Herniated disc percutaneous surgery

What is percutaneous discectomy?

Percutaneous discectomy surgery is a minimally-invasive technique used to treat herniated discs in the spinal column, in the lumbar region as well as the cervical region, without the need for open surgery.

Why is it done?

Disc herniation is a frequent condition that in many cases is incapacitating, sometimes so much so that rest and rehabilitation are not sufficient and surgery becomes necessary.

Medical advancements have led to the availability of minimally-invasive techniques, such as percutaneous surgery, which offer greater advantages:

  • Small incisions are made to repair the damaged section.
  • Wounds in the skin and muscles are minimal.
  • Post-operative recovery is much shorter and less painful.

What does percutaneous discectomy involve?

The surgery involves extracting the pulpous nucleus of the intervertebral disc via a small incision in the skin. This is done with the aid of an endoscope, a slim tube fitted with a lens that enables visualisation of structures and tissues on a screen, and fine instruments such as a laser and a radiofrequency probe.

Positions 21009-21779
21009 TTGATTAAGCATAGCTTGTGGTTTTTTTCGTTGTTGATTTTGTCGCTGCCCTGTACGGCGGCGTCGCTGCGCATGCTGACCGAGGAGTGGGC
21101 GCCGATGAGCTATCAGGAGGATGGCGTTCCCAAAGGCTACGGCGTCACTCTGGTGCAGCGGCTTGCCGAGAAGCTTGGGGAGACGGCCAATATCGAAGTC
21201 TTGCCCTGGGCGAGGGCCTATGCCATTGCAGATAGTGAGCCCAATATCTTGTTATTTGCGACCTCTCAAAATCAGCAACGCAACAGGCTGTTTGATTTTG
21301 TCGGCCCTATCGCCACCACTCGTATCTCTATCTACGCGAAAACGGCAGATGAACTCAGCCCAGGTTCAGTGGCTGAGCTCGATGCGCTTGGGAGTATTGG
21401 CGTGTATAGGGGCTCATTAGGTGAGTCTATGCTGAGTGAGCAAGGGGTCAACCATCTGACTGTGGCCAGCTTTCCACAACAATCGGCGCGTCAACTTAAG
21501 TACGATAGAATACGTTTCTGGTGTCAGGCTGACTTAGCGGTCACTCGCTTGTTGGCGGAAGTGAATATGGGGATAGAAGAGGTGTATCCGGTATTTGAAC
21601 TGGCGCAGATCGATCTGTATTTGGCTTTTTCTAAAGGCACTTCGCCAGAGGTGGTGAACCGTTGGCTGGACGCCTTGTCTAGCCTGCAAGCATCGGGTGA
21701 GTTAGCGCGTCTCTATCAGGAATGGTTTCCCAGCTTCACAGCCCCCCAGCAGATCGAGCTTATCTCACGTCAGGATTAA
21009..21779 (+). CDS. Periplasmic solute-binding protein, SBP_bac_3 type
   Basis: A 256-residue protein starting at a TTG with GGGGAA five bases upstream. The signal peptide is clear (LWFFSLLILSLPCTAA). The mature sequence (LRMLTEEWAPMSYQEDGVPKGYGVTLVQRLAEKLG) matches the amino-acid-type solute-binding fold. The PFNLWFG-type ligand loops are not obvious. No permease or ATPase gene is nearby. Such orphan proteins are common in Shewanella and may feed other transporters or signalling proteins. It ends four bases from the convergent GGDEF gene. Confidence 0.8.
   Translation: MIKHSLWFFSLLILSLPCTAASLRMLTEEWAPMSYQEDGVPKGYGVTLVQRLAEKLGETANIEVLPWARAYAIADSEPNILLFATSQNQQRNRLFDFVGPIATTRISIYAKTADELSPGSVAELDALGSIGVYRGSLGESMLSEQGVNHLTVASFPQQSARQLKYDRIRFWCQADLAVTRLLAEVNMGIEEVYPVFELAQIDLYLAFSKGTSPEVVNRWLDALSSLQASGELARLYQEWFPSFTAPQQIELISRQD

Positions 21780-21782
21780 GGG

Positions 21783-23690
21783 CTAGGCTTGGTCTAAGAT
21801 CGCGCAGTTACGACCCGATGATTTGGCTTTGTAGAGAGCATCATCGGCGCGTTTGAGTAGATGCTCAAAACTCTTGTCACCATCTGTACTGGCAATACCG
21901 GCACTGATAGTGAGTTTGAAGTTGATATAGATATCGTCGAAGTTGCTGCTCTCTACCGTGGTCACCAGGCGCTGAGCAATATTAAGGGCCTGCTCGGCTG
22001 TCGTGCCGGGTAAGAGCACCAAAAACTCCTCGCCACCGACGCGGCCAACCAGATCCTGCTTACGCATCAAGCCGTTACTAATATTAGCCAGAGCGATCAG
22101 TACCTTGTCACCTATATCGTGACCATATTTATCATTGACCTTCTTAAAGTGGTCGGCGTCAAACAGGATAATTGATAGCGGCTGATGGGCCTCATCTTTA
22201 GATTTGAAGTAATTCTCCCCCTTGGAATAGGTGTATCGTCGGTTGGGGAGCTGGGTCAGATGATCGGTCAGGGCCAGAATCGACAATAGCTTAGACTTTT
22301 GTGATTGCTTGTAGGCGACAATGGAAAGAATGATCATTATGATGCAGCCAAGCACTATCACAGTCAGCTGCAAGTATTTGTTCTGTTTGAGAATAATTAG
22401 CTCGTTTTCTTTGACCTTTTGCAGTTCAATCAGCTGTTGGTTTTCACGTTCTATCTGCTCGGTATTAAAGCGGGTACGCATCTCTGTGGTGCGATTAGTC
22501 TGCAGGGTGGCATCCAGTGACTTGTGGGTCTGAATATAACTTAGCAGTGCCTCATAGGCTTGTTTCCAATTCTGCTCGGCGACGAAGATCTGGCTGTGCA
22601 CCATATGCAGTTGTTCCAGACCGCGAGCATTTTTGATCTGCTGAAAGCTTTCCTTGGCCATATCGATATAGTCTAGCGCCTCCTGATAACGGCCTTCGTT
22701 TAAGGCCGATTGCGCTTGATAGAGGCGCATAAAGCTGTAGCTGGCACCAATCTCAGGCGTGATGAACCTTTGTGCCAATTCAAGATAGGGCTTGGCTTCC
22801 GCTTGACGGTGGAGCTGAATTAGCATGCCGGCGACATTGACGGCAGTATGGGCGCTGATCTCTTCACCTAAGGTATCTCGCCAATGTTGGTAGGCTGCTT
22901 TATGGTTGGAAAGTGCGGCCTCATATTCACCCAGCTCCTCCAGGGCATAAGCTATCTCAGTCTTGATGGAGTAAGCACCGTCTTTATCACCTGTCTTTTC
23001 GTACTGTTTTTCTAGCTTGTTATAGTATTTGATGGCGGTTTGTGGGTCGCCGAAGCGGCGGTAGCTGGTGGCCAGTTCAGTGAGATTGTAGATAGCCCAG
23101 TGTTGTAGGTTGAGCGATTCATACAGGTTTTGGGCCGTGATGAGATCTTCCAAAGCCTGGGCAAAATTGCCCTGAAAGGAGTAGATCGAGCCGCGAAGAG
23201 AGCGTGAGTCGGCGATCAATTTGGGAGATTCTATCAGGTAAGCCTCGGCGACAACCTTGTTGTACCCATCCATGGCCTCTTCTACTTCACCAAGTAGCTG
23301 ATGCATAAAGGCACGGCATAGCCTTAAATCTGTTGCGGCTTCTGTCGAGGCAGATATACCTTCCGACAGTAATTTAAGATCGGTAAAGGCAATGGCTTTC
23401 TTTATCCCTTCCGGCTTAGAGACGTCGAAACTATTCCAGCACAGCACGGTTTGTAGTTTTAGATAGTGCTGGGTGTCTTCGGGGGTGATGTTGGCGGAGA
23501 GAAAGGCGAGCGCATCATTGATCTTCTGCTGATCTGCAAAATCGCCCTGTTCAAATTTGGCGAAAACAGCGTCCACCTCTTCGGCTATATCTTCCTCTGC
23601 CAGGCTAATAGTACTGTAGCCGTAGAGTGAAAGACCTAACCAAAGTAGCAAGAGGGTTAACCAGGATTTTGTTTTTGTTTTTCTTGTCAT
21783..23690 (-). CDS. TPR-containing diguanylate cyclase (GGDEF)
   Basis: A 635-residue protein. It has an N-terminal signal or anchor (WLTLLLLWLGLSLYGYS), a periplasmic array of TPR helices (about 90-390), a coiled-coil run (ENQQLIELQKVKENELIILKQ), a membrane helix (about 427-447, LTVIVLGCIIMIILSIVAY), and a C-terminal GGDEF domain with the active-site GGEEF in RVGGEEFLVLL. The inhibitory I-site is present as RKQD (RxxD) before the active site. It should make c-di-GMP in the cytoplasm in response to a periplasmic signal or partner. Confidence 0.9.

How to prepare for percutaneous discectomy:

Before surgery, it is advisable to try and achieve the best physical condition possible, via measures such as:

  • Eating well: Good nutrition is key to maintaining a healthy immune system. In the weeks before the operation, eat a balanced diet and take vitamin supplements. This will help to reduce the risk of infection.
  • Get fit: Weak muscles and low cardiovascular fitness make post-surgical recovery more difficult.
  • Do not smoke. Patients who stop smoking are more likely to have a successful surgery.

Care following percutaneous discectomy surgery:

You can return home the same day as the procedure and can resume your normal routine within 3-5 days after surgery.

Alternatives to percutaneous discectomy surgery for treating herniated discs:

  • Ozone therapy: There are several techniques for applying ozone locally to the herniated disc, but the most effective and commonly used is paravertebral injection. Its primary advantage versus other techniques is its efficacy: it has a 90% success rate, as it is an outpatient treatment with few side-effects and is very well tolerated by patients.
  • Orthokine therapy: In this technique, proteins and growth factors obtained from the patient’s own blood are injected into the affected area. The blood is extracted with syringes, incubated and centrifuged to yield a blood serum that is then reinjected into the joint.
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